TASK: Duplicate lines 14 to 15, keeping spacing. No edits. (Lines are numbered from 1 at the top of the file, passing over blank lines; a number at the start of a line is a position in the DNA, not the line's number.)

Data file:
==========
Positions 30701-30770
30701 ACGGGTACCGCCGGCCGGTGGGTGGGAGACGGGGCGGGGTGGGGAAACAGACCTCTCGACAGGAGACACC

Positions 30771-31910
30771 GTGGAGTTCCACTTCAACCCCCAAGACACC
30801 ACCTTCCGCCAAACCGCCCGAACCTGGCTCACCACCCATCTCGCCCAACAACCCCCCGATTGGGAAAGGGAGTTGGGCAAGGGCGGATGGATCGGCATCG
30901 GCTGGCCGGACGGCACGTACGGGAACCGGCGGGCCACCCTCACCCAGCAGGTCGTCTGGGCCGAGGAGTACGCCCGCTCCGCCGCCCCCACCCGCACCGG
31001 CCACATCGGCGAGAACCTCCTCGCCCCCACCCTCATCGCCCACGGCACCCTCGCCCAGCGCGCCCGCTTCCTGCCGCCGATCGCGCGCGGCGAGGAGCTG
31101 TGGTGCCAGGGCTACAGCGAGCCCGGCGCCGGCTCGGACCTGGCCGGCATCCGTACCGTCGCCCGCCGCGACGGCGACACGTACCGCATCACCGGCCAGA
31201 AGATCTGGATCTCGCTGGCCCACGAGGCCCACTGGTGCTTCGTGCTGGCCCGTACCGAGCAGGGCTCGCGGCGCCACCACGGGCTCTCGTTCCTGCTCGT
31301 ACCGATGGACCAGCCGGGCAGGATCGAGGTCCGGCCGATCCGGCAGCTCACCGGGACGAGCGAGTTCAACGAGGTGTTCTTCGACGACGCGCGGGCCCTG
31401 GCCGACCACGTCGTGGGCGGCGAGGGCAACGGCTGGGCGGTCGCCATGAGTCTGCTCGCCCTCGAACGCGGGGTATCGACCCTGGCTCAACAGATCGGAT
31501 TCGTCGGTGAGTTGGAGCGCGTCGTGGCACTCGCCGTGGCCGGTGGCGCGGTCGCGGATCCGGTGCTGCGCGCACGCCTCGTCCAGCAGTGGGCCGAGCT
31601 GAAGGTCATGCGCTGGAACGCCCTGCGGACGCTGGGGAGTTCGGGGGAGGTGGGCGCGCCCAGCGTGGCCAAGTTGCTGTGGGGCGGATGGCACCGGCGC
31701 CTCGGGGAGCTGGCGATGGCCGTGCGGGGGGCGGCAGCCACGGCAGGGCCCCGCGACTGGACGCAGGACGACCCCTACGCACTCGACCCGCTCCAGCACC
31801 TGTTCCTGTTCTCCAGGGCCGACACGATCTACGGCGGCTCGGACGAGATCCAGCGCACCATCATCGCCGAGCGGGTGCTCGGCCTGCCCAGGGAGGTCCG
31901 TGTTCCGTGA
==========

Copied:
31701 CTCGGGGAGCTGGCGATGGCCGTGCGGGGGGCGGCAGCCACGGCAGGGCCCCGCGACTGGACGCAGGACGACCCCTACGCACTCGACCCGCTCCAGCACC
31801 TGTTCCTGTTCTCCAGGGCCGACACGATCTACGGCGGCTCGGACGAGATCCAGCGCACCATCATCGCCGAGCGGGTGCTCGGCCTGCCCAGGGAGGTCCG